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Coal job losses more than offset by other energy gains, but not in W.Va.

As the American electricity sector transformed following the 2008 recession, job losses in the coal industry were far outweighed by job gains in natural gas, wind and solar. But, as a tour through West Virginia’s southern coalfields would show, those new jobs were typically not created in the same areas where jobs were lost, a new study finds.

The coal electricity industry lost more than 49,000 jobs between 2008 and 2012, the report from Duke University’s Nicholas School of the Environment estimated.

At the same time, the study estimates that the natural gas industry added nearly 95,000 jobs and wind and solar added a combined 79,000 jobs.

That’s a net increase of more than 124,000 energy jobs over the last four years, but, for suffering coal communities, the job gains aren’t in the right places.

“Job increases in the natural gas, solar and wind industries generally did not occur where there were significant job losses in the coal industry,” the study says, “particularly in West Virginia and Kentucky.”

The numbers focus on operations jobs, not construction jobs.

So for the coal sector, the numbers encompass not only mining jobs, but jobs involving transporting coal and jobs at coal-fired power plants. Metallurgical coal is excluded.

The study did not include manufacturing or construction jobs, for building things like mining equipment, solar panels or power plants, as, the authors say, those jobs can often be outsourced, or for building power plants, can be temporary.

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For the coal and natural gas industries, the authors used economic and energy production data to extrapolate job changes. Job numbers for wind and solar come from industry reports.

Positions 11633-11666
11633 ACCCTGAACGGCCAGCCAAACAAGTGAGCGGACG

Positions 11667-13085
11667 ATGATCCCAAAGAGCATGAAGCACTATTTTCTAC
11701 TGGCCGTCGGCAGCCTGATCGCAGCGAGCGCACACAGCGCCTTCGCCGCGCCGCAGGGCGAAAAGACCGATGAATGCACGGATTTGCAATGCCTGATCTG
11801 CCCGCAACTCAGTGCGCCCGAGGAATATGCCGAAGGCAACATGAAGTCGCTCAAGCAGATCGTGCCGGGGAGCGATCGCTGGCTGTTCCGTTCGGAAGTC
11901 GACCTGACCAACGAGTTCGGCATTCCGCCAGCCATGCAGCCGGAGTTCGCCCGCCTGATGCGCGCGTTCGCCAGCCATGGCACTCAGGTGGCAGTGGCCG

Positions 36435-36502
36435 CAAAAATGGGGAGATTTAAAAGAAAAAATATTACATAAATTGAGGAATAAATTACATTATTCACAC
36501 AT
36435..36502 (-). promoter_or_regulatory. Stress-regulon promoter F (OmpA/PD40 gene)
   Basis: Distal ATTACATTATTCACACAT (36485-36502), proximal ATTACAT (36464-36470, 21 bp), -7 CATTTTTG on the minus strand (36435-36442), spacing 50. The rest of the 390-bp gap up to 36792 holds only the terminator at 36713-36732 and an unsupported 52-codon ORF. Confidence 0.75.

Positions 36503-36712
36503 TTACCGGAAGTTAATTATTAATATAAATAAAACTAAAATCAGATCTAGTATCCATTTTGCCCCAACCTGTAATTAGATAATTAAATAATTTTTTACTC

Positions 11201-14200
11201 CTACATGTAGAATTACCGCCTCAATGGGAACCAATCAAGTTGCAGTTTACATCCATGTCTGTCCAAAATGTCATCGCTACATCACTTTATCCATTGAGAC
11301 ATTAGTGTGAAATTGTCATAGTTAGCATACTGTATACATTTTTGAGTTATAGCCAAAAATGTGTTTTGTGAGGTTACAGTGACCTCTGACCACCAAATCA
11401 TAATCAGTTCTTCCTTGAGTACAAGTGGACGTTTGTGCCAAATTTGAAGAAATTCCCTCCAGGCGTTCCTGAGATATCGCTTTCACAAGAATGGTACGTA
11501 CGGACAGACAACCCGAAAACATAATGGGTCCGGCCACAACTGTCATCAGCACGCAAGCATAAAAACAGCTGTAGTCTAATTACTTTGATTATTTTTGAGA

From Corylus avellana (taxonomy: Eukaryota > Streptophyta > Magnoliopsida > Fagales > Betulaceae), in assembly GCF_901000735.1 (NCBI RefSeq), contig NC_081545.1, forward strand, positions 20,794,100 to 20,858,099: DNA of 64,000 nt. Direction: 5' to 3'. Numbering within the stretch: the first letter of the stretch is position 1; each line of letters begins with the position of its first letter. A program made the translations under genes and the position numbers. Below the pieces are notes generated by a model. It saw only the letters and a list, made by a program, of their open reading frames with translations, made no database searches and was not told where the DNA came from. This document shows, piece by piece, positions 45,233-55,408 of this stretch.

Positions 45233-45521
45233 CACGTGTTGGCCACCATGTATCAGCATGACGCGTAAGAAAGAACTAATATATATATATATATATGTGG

They then combined the overall jobs numbers with geographical data on where gas and coal are extracted, where new power generation has opened and where power plants have closed to get a county-by-county analysis.

The hardest hit areas, the study finds, were in southern West Virginia and eastern Kentucky as well as one county in Wyoming’s Powder River Basin. It did find moderate increases in coal jobs in Illinois, Missouri and Arkansas.

The study will appear in the July issue of “Energy Policy” a peer-reviewed journal, and was conducted with no external or industry funding.

The authors, Drew Haerer and Lincoln Pratson, cited three reasons for the rapid increase in natural gas, wind and solar jobs while coal jobs plunged.

One was cost. Coal prices rose through 2014, they write, due to higher costs associated with more difficult to mine coal. At the same time, fracking and horizontal drilling technology caused natural gas prices to fall.

Second, tighter federal regulations on pollutants from power plants have disproportionately hurt coal, which is much more polluting.

And lastly, government incentives plus new private financing methods have made wind and solar power more affordable.

States that have a renewable energy goal or standard, which West Virginia just repealed, generally saw better energy job growth, the study found.

West Virginia, which gets 95 percent of its electricity from coal, has just five operational wind farms (just one in the southern part of the state) and virtually no solar power generating capacity.

“It’s not very promising, unfortunately, at least in the near term,” Pratson, a professor of earth science, said of energy jobs in West Virginia. “I am always impressed at how rapidly the energy industry changes so I’m hesitant to say what this bodes for even the near future for West Virginia, but if you just look at the situation as it stands now it doesn’t look like the coal industry is going to undergo a rapid period of growth anytime soon.”

The largest job gains came in solar facilities in the Southwest; natural gas production in North Dakota, Pennsylvania and west Texas and wind power across the Midwest.

As for the coalfields of central Appalachia, the authors are not predicting a renaissance.

“When, if ever, the job numbers will approach 2008 levels again, however, is unclear,” they write. “In the interim, counties that continue to rely inordinately on the coal industry for jobs may be in for a long period of lowered employment by the industry.”

This article was written by DAVID GUTMAN from The Charleston Gazette, W.Va. and was legally licensed through the NewsCred publisher network.

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